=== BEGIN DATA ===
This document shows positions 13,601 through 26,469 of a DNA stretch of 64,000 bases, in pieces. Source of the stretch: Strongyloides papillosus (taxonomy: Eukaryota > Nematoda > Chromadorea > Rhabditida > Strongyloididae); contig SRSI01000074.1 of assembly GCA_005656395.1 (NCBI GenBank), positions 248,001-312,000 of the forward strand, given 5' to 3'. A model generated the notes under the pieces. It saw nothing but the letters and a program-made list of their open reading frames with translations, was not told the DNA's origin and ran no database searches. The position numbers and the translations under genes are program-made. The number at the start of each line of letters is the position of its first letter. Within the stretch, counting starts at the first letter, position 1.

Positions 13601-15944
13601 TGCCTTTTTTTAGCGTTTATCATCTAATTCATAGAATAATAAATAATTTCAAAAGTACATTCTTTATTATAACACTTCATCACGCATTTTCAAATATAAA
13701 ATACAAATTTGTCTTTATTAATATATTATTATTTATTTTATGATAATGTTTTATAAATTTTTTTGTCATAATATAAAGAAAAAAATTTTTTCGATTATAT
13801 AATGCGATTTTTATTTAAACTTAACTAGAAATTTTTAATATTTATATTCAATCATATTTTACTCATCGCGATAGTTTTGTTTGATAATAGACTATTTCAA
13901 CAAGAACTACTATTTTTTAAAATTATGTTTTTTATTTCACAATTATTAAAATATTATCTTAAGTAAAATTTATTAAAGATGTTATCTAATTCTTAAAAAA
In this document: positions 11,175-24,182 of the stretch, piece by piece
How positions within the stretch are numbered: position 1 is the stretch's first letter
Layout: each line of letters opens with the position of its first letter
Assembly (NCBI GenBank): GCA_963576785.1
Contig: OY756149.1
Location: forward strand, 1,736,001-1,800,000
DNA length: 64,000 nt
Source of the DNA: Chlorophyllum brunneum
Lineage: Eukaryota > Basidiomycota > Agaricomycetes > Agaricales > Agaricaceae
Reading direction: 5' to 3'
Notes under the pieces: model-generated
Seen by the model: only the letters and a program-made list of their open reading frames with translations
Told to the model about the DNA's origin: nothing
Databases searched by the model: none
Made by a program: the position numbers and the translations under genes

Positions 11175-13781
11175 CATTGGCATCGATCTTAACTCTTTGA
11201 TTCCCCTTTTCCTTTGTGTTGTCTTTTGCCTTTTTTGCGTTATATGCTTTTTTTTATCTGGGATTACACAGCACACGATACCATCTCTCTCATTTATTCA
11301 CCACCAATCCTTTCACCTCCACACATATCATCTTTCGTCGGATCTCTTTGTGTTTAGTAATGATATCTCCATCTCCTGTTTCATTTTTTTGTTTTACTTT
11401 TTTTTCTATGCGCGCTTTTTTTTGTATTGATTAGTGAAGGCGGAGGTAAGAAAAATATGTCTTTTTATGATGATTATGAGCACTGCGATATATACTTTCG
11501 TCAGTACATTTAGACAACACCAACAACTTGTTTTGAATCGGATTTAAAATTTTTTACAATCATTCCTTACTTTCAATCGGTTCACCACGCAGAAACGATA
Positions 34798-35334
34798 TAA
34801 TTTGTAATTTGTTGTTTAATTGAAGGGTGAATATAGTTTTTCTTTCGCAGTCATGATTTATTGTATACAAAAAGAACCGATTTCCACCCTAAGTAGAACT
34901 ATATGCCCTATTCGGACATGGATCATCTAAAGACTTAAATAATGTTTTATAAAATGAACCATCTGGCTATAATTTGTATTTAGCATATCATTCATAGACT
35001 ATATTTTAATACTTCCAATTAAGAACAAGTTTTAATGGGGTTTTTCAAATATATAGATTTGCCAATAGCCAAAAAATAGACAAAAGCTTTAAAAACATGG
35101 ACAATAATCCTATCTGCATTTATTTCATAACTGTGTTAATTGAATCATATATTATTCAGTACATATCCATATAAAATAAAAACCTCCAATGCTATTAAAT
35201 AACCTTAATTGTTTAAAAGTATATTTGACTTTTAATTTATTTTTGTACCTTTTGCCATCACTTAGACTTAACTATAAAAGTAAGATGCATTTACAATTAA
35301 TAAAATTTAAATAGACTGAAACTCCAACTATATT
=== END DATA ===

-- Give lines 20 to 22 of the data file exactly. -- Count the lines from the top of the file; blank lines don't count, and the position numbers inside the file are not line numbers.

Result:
Databases searched by the model: none
Made by a program: the position numbers and the translations under genes

Positions 11175-13781